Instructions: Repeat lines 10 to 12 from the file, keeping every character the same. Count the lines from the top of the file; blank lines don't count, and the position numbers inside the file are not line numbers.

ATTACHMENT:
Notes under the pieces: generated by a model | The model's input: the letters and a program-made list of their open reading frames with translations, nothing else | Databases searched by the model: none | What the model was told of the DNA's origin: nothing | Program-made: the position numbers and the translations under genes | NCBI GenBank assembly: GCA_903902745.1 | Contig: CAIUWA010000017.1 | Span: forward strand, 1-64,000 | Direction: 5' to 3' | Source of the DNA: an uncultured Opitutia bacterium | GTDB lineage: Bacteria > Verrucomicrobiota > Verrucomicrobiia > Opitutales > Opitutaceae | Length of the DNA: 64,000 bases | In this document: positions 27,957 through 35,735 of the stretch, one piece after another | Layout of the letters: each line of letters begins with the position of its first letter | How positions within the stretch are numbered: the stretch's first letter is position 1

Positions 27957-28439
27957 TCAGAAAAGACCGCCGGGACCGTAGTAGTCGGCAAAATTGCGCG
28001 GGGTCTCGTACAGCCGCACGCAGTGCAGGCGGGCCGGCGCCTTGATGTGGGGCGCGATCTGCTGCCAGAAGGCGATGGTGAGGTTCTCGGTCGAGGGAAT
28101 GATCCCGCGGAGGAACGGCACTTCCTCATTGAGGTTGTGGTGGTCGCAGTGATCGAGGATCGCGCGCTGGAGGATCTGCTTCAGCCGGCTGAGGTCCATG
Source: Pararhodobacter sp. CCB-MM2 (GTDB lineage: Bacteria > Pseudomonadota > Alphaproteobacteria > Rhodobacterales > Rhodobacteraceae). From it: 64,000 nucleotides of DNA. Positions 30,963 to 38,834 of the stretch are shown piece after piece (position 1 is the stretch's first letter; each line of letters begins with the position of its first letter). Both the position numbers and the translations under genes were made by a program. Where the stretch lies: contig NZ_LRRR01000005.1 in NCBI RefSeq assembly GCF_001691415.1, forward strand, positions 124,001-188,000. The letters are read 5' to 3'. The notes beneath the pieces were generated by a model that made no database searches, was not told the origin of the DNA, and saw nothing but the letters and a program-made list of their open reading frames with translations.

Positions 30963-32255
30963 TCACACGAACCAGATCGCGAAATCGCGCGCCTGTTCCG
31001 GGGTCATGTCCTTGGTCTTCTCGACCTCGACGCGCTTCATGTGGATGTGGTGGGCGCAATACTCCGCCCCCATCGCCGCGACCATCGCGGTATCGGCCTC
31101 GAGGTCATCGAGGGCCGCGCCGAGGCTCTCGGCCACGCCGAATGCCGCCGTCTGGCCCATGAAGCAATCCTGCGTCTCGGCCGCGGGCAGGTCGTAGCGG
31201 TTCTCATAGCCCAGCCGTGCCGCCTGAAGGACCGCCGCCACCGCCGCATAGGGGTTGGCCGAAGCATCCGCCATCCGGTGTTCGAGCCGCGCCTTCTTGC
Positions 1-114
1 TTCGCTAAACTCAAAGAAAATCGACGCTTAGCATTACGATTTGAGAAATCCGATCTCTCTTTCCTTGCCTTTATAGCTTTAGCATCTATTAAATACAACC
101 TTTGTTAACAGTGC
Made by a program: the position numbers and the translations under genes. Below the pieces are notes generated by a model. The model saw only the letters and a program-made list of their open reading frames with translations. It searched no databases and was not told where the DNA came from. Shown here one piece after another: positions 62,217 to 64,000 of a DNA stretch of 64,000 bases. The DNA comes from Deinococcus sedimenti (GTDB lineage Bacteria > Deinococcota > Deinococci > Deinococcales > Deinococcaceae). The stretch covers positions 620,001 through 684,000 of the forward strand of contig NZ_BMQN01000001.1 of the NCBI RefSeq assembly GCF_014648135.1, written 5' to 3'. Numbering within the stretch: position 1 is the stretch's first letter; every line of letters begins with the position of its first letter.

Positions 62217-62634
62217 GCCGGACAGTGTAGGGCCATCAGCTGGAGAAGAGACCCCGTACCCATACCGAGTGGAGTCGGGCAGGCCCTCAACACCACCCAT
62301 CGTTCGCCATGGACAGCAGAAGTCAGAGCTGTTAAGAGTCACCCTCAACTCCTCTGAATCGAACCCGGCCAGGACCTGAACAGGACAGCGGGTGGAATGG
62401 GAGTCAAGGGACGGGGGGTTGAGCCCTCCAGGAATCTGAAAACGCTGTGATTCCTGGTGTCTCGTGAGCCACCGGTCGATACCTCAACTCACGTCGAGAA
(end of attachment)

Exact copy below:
31101 GAGGTCATCGAGGGCCGCGCCGAGGCTCTCGGCCACGCCGAATGCCGCCGTCTGGCCCATGAAGCAATCCTGCGTCTCGGCCGCGGGCAGGTCGTAGCGG
31201 TTCTCATAGCCCAGCCGTGCCGCCTGAAGGACCGCCGCCACCGCCGCATAGGGGTTGGCCGAAGCATCCGCCATCCGGTGTTCGAGCCGCGCCTTCTTGC
Positions 1-114